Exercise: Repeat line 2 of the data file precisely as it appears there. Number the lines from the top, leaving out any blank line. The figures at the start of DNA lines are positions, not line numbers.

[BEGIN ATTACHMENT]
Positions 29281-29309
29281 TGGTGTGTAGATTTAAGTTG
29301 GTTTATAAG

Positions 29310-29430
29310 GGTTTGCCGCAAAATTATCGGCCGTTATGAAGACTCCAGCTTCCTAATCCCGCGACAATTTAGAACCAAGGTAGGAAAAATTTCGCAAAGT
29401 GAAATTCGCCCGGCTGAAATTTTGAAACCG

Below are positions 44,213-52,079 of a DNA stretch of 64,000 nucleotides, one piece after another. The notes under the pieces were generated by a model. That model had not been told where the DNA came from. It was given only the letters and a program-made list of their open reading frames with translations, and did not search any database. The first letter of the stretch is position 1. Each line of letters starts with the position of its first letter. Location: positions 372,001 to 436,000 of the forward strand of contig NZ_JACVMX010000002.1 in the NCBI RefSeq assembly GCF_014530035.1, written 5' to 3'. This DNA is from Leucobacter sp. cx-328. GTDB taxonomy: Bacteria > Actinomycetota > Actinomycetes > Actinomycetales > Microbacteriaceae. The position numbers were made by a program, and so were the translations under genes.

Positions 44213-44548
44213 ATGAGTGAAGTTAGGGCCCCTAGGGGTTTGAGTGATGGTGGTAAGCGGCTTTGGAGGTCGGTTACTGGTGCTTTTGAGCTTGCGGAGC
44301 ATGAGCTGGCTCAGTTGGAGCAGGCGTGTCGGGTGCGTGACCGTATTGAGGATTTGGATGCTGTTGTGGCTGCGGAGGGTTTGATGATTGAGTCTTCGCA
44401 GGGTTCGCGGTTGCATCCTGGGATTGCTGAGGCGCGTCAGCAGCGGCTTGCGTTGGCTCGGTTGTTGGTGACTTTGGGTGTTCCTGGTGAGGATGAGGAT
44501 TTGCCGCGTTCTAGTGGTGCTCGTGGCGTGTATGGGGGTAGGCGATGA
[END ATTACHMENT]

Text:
29281 TGGTGTGTAGATTTAAGTTG